Larry Bird Insisted the Addition of Kevin McHale and Robert Parish Gave the Boston Celtics a Dimension They Didn’t Have
After Bird won Rookie of the Year for the 1979-80 season, the Celtics pulled off one of the best trades in franchise history. The deal brought in McHale and Parish, and the Celtics won the first of their three championships of the decade for Boston’s new Big Three. Bird admitted the addition of McHale gave the Celtics a part of the game they desperately lacked.
Larry Bird, Kevin McHale, and Robert Parish won a title in their first year together
Red Auerbach pulled off one of his greatest trades just before the 1980 NBA Draft. Just after Bird helped take the Celtics from a 29-win team to one that recorded 61 victories, the Celtics GM went to work.
The Celtics held the top pick in 1980, courtesy of a previous trade with the Detroit Pistons. They sent that pick and the No. 13 pick to the Golden State Warriors. In return, the Celtics received veteran center Robert Parish and the third overall pick. With the No. 3 pick, the Celtics chose McHale.
Together, Parish and McHale made the Celtics instant threats in the Eastern Conference. McHale began the early years of his Celtics career coming off the bench and providing an offensive spark as a reserve. Bird, McHale, and Parish went on to become arguably the best frontcourt in NBA history.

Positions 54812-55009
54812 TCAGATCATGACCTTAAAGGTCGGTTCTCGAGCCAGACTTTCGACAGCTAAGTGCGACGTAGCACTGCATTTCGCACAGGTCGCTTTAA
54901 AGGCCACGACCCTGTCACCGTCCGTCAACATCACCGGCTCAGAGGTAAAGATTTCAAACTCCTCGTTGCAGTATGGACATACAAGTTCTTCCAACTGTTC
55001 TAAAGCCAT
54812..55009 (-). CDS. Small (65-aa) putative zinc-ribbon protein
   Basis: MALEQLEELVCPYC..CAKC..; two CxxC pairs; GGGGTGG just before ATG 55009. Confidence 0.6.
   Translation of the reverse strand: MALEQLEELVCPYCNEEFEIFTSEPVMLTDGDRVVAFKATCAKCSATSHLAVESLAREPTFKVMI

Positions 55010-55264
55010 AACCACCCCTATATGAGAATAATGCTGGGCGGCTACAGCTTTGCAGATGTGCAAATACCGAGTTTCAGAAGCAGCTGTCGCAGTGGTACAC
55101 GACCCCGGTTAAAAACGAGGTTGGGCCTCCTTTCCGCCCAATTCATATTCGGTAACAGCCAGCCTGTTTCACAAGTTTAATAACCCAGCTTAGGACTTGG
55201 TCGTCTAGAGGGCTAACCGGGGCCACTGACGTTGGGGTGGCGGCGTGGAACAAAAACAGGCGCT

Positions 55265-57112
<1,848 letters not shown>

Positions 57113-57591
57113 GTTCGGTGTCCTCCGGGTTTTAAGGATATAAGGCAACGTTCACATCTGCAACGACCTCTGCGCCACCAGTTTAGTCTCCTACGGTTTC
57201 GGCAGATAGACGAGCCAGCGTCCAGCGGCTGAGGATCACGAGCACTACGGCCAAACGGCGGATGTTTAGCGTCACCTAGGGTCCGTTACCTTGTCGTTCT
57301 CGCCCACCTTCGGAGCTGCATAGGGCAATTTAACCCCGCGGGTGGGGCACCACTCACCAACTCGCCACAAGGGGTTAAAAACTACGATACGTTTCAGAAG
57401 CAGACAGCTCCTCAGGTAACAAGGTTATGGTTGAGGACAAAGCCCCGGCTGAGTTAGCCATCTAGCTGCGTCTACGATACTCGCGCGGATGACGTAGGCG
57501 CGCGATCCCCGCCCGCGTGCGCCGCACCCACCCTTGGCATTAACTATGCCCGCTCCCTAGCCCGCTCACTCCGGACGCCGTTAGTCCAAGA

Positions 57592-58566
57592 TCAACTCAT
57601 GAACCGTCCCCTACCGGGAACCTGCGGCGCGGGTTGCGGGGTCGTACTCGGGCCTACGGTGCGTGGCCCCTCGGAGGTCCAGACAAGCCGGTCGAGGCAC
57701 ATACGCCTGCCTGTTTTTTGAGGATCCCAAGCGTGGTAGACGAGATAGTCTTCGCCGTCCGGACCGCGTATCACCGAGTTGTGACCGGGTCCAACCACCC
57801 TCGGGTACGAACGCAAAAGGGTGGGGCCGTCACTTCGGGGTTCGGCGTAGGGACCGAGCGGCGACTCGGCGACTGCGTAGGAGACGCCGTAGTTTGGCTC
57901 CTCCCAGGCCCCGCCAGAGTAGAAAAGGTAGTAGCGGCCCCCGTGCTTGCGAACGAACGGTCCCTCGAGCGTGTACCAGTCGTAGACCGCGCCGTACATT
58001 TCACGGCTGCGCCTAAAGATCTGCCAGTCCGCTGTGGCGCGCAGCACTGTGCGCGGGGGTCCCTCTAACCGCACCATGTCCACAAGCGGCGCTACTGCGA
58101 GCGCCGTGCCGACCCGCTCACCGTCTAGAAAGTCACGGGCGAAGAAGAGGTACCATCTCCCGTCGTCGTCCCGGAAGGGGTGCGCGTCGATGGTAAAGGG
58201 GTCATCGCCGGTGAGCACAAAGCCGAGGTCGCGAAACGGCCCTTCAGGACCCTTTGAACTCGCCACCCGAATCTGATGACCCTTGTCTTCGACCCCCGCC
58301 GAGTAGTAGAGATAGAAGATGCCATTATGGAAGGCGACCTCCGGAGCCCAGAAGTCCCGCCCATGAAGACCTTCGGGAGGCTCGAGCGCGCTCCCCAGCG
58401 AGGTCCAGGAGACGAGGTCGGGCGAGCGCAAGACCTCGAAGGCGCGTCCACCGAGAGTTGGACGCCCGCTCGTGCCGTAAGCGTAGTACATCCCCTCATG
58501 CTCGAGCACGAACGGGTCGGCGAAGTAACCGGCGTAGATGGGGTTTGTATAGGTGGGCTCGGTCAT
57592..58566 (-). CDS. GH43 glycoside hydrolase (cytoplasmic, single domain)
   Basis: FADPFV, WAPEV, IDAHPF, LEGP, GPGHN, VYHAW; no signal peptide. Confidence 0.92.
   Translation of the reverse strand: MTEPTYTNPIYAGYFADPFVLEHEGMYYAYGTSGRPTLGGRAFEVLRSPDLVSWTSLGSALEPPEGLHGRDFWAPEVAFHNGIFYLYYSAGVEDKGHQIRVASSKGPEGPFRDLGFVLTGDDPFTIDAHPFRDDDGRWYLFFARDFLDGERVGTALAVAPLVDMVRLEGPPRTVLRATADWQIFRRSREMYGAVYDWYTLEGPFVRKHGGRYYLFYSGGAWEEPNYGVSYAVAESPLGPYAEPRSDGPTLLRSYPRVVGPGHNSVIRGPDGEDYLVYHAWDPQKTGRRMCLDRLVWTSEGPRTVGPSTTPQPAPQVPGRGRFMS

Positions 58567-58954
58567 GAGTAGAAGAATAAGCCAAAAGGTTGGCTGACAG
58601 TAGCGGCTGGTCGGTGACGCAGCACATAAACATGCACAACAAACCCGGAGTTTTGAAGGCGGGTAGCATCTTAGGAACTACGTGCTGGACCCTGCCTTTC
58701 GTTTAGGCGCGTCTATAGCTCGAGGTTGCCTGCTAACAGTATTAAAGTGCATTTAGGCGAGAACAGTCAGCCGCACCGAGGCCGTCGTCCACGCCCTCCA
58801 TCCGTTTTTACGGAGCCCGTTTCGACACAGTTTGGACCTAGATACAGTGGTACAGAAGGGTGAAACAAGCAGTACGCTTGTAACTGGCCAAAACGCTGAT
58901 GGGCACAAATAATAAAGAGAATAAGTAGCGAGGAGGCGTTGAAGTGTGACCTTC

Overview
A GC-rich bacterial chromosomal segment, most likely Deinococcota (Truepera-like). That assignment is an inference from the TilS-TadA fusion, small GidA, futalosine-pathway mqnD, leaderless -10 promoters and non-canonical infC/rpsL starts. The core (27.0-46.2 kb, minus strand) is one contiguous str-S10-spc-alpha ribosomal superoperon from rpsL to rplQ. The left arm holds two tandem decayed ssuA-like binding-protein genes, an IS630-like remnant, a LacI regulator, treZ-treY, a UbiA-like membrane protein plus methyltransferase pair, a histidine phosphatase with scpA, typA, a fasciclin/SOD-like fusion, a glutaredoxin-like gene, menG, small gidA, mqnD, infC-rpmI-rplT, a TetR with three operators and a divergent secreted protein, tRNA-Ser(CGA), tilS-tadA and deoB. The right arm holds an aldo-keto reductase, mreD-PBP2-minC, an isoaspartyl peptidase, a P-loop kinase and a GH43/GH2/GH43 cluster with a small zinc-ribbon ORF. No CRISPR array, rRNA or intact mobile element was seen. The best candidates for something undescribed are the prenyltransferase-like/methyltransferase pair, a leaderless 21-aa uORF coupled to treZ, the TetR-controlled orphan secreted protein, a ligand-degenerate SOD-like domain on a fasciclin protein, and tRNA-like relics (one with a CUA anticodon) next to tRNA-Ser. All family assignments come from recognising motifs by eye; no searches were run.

In their first season together, they won 62 games and defeated the Houston Rockets in six games to win the 1981 NBA Finals. They went 63-19 the following season but fell to the Philadelphia 76ers in seven games in the conference finals.
In 1984, the Celtics returned to the championship round for the first of four straight trips. They defeated the rival Los Angeles Lakers in 1984 and then knocked off the Rockets again in 1986 for their third championship of the decade.
Bird said McHale and Parish gave the Celtics something they desperately lacked
McHale and Parish went on to find a place in the Naismith Memorial Basketball Hall of Fame. Parish became one of the best centers in the game, while McHale is known for having some of the best low-post moves in the game. While McHale had no problem on the offensive end, Bird said the duo’s shot-blocking ability is something the Celtics desperately needed.
“Once Dave (Cowens) retired and Robert got in shape, he showed us he was going to be a great player,” Bird said in his book Drive: The Story of My Life. “He was filling the lanes on our fast break, he was dunking, he was blocking hots, and he had a good outlet pass.
“Then, when you brought Kevin off the bench, it was double doses of everything. Kevin was the total package. He also rebounded and blocked shots and ran the break — and he was a killer inside.
“We didn’t really have a shot blocker the year before. The only team with fewer shot rejections than us was San Diego. When Robert and Kevin showed up, we went right to second place in blocks, trailing only San Antonio.”
Parish and McHale combined for 365 blocks in that 1980-81 season. Parish finished with 214, while McHale had 151 while playing just 20 minutes a game off the bench.
“Their presence certainly made me a much better defensive player,” Bird said. “I could now guard anybody I wanted because I knew I could run my man to either one of those big men.”